Of The Birchenough Bridge
I am not a prophet of doom or an evangelist of fantasies but an equally qualified preacher of reality. Zimbabwe is beyond any shadow of doubt one of the world’s most phenomenal tourist destinations. This is so because of her variety of flora and fauna, majestic landforms and of course, exceptional manmade structures like the Great Zimbabwe ruins and the Birchenough Bridge, which constitutes the fundamental basis of this opinion piece.
I hate sounding too radical in my discourse, for some specific reasons, but may I hasten to say, if one has ever been to the Birchenough Bridge and does not testify to its splendor and grandeur, he or she is either blind to aesthetics or in need of some service of a psychiatric doctor. This assertion is not typical to putting lipstick on a female frog hoping that it will win the Miss World beauty contest; it is just calling a spade what it is exactly – a spade not a big spoon. The Birchenough Bridge is enough to compel one to the realisation and belief that there is no barrier too big to the human spirit or a task too enormous to be attained by a combination of human ideas and efforts. It is so rare and nice a place to be.
Speaking on the sidelines of the 71st session of the United Nations General Assembly last year , former Zimbabwe’s learned and eloquent Tourism and Hospitality Industry Minister, Dr Walter Mzembi, exhorted fellow citizens to speak good about their nation especially in the diaspora in order to attract tourists into the country. While freedom of expression and the right to protest are not a myth given that they are enshrined in our constitution and of many other nations. Zimbabweans anywhere are allowed to lawfully and peacefully express any forms of their discontentment. Whether these protesters are wrong or correct is of course, a discussion for another day. However, it is quite imperative for the citizens of Zimbabwe to harness patriotism and portray their nation in good light in as far as making known the spectacular tourist resorts in the tea pot shaped country we call Zimbabwe is concerned. Politics aside, patriotism being defined or rather redefined within the parameters and confines of one’s love for his or her country not political affiliations, one may consider taking a leaf from Dr Mzembi’s sentiments and also, articulate the lulus of own country in various parts of the world.
As one of the local based tourists, I went to The Birchenough Bridge recently to quench my thirst for aesthetic scenery. Surely, the Birchenough Bridge is one of the best mechanical structures in Zimbabwe and its economic value can never be undermined. The Birchenough Bridge is a name used simultaneous for the country’s greatest piece of civil engineering which made arguably the third largest Zimbabwean river , Save, passable .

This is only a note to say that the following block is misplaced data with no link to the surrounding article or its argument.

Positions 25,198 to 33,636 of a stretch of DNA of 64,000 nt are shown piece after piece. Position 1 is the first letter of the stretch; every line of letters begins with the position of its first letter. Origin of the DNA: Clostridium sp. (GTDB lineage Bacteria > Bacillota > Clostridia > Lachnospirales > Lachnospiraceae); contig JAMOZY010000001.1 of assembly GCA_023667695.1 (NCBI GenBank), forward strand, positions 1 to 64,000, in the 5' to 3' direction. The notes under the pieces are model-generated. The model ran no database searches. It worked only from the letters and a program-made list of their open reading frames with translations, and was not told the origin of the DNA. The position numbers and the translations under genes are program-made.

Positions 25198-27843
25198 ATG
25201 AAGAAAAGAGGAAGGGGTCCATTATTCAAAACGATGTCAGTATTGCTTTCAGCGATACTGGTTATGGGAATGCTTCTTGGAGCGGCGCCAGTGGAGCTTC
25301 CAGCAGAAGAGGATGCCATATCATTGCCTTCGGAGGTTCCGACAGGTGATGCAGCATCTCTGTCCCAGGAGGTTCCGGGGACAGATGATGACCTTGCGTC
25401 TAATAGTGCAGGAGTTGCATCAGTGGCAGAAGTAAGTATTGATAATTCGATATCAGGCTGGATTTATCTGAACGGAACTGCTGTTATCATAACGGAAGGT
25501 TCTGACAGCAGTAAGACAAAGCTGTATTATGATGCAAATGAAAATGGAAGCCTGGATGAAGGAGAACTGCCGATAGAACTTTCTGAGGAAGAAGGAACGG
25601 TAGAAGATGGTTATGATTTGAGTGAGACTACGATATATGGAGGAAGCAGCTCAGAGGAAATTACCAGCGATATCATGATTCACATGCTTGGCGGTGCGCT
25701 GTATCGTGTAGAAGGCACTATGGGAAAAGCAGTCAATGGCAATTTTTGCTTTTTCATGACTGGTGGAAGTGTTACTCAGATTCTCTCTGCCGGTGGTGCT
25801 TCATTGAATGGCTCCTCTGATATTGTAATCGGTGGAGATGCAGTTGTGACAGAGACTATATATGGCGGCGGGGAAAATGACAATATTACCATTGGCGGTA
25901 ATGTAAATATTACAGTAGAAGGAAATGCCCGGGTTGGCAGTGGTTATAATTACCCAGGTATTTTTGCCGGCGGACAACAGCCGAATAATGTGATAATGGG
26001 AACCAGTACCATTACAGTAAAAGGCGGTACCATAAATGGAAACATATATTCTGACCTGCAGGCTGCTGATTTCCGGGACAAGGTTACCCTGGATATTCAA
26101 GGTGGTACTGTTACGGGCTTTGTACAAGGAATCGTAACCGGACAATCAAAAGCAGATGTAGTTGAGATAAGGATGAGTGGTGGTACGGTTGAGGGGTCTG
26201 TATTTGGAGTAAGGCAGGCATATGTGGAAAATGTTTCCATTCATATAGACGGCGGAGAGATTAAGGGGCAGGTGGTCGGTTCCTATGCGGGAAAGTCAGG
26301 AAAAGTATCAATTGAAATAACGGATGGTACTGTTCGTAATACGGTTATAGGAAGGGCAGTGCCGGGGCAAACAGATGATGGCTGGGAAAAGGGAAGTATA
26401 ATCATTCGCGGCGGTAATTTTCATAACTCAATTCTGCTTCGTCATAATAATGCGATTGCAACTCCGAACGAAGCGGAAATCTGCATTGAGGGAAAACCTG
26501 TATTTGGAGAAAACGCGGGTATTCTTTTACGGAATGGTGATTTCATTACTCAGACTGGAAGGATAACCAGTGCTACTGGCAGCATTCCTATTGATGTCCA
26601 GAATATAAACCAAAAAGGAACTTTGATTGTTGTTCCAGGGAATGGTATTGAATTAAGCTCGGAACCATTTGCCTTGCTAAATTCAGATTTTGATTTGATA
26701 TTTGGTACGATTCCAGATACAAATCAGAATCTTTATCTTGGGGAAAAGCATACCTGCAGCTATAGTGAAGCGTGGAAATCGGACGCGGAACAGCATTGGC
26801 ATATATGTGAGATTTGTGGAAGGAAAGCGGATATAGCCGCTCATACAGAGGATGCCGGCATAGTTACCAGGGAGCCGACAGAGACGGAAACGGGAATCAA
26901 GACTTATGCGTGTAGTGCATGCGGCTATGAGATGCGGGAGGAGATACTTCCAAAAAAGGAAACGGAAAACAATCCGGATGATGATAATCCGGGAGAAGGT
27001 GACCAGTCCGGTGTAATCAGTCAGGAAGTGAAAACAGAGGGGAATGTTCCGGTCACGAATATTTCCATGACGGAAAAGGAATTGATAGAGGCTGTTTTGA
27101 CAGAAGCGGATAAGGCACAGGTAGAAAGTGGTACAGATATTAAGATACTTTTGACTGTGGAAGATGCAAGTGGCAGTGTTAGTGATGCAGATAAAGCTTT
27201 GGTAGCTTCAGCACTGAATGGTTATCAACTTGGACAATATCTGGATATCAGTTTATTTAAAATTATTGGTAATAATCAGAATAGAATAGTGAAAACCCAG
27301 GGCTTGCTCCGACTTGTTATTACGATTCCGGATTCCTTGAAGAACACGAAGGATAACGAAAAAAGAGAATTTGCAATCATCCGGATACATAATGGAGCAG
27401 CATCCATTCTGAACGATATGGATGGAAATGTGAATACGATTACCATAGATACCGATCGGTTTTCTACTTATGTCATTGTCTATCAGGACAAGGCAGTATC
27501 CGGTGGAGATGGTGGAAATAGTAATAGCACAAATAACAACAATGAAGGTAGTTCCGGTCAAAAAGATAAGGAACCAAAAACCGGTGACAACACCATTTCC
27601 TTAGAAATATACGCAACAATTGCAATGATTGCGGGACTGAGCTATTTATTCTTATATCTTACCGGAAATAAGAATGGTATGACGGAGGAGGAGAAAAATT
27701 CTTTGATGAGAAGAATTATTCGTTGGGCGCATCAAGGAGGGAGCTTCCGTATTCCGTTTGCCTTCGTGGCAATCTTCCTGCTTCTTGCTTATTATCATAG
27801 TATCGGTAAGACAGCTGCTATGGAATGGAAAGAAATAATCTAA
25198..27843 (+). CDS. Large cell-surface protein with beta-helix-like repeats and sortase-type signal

The bridge provides a link between Buhera and Chipinge in the eastern side of the country or Manicaland Province. Its construction was completed in 1935 and as I write, it is the only bridge in Zimbabwe without support or piers on the bottom providing it with reinforcement it is also, one of the very few bridges in the world with such characteristics. The structure was named after Sir Henry Bechnough who doubled as chairperson of the critically acclaimed Beit Trust, an organization which funded and administered its construction,and also presided over the British South African Company (BSAC) up until his death in 1937, I have learnt.
Interestingly, the northen side of the bridge have walls which contain the ashes of Henry Birchenough and his wife Mabel in honour of their contribution to the development of the infrastructure of the by then Rhodesia. Still on this note, a prolific civil engineer designed the bridge by the name Ralph Freeman who was also the architectural designer of the Sydney Harbour Bridge in Australia; as a result, the Birchenough Bridge and the Sydney Harbour bridge are identical to some greater extent, albeit the later is longer than the former. This arc-bridge is also extra – ordinary due to its length of 378m and the clearance below its deck is approximately 15m.
On the other extreme, ‘Birchenough Bridge’ is a name given to the village located close to the bridge, whose residents largely depend on small scale farming to eke a living , using the irrigation facility linked to Save river, which is technically pronounced, Sa’ve.
The importance of Birchenough Bridge as a potential haven for both local and global tourists is manifold.
Firstly, the mechanical structure is of uttermost and paramount importance intellectually, especially to Intergrated Science students in high schools of Zimbabwe as well as civil engineering students the world over in various tertiary institutions. In Zimbabwe’s secondary school curriculum , the ordinary level Intergrated Science syllabi has a topic which deals with structures and mechanical systems, these are dams and bridges in particular.
If my memory serves me right- I’m sure it does- the recommended text book and mandatory syllabi of the above mentioned subject embodies the concept of how arch bridges support forces exerted by loads on them , Focus on Science Pupils’ Book 4 even have a picture of The Birchenough Bridge and explains at length on how the historic property works. Therefore, Birchenough Bridge can and should be used as a real media in teaching and learning of the afore-mentioned concept in high schools of Zimbabwe and civil engineering classes of various tertiary institutions the world over.
This concept of arch bridges should be well explained right at Birchenough Bridge where students can record, observe and manipulate the real object – much to the assimilation of the concept. More often than not, educational gurus recommend the use of real objects in teaching and learning of science as effective instruments of facilitating grasp of the concepts taught. In this wavelength, educational institutions concerned are urged to take an educational tour to Birchenough Bridge and learn better.
Ostensibly, students are among others the potential target group of tourist , who, if aware should visit this resort . This proposition is not only premised on the scientific value of the structure but also its geo-location. Remember, as mentioned earlier on, the bridge is on Save river, hence or otherwise, thegeography departments of schools may also galvanize with science educators and use that landform to teach on ‘Rivers’ , another critical component of physical geography embedded in the geography syllabus at both ordinary and advanced level .
As if that was not enough, the evergreen fields can be used as ‘realia’ or real objects in the teaching of ‘Farming’ one of the cardinal topics in the study of economic Geography in high schools of Zimbabwe. In addition, the settlement pattern of people living in the Birchenough Bridge village is so unique such that Geography teachers might as well use them as referral points in teaching on ‘Settlement’ an integral aspect of Human and Social Geography .